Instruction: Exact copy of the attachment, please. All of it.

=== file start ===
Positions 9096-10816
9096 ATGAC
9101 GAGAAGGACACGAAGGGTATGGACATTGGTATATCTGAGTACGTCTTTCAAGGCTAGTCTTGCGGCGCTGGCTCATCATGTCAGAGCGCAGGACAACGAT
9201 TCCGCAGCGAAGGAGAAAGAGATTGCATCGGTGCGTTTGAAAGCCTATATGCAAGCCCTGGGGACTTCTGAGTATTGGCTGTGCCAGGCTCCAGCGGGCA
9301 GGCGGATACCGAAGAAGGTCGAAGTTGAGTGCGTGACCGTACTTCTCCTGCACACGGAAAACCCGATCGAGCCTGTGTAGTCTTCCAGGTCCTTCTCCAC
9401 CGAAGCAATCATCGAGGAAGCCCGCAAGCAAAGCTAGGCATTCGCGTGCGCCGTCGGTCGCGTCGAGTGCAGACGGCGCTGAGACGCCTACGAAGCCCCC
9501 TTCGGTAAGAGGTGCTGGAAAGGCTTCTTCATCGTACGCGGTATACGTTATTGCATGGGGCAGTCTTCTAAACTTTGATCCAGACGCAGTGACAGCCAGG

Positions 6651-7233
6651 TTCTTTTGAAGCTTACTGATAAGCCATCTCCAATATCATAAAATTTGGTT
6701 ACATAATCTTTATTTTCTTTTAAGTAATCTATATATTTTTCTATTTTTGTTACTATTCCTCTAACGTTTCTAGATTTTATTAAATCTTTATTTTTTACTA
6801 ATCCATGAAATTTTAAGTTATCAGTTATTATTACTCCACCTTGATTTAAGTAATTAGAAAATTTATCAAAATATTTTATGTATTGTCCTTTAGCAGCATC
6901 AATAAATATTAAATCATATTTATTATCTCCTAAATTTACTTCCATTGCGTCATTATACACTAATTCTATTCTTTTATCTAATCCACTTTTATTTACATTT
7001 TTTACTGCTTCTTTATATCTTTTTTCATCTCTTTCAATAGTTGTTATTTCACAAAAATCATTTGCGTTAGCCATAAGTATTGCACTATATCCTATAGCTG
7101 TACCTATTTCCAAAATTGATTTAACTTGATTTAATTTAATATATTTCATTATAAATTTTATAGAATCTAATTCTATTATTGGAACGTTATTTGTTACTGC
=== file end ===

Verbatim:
Positions 9096-10816
9096 ATGAC
9101 GAGAAGGACACGAAGGGTATGGACATTGGTATATCTGAGTACGTCTTTCAAGGCTAGTCTTGCGGCGCTGGCTCATCATGTCAGAGCGCAGGACAACGAT
9201 TCCGCAGCGAAGGAGAAAGAGATTGCATCGGTGCGTTTGAAAGCCTATATGCAAGCCCTGGGGACTTCTGAGTATTGGCTGTGCCAGGCTCCAGCGGGCA
9301 GGCGGATACCGAAGAAGGTCGAAGTTGAGTGCGTGACCGTACTTCTCCTGCACACGGAAAACCCGATCGAGCCTGTGTAGTCTTCCAGGTCCTTCTCCAC
9401 CGAAGCAATCATCGAGGAAGCCCGCAAGCAAAGCTAGGCATTCGCGTGCGCCGTCGGTCGCGTCGAGTGCAGACGGCGCTGAGACGCCTACGAAGCCCCC
9501 TTCGGTAAGAGGTGCTGGAAAGGCTTCTTCATCGTACGCGGTATACGTTATTGCATGGGGCAGTCTTCTAAACTTTGATCCAGACGCAGTGACAGCCAGG

Positions 6651-7233
6651 TTCTTTTGAAGCTTACTGATAAGCCATCTCCAATATCATAAAATTTGGTT
6701 ACATAATCTTTATTTTCTTTTAAGTAATCTATATATTTTTCTATTTTTGTTACTATTCCTCTAACGTTTCTAGATTTTATTAAATCTTTATTTTTTACTA
6801 ATCCATGAAATTTTAAGTTATCAGTTATTATTACTCCACCTTGATTTAAGTAATTAGAAAATTTATCAAAATATTTTATGTATTGTCCTTTAGCAGCATC
6901 AATAAATATTAAATCATATTTATTATCTCCTAAATTTACTTCCATTGCGTCATTATACACTAATTCTATTCTTTTATCTAATCCACTTTTATTTACATTT
7001 TTTACTGCTTCTTTATATCTTTTTTCATCTCTTTCAATAGTTGTTATTTCACAAAAATCATTTGCGTTAGCCATAAGTATTGCACTATATCCTATAGCTG
7101 TACCTATTTCCAAAATTGATTTAACTTGATTTAATTTAATATATTTCATTATAAATTTTATAGAATCTAATTCTATTATTGGAACGTTATTTGTTACTGC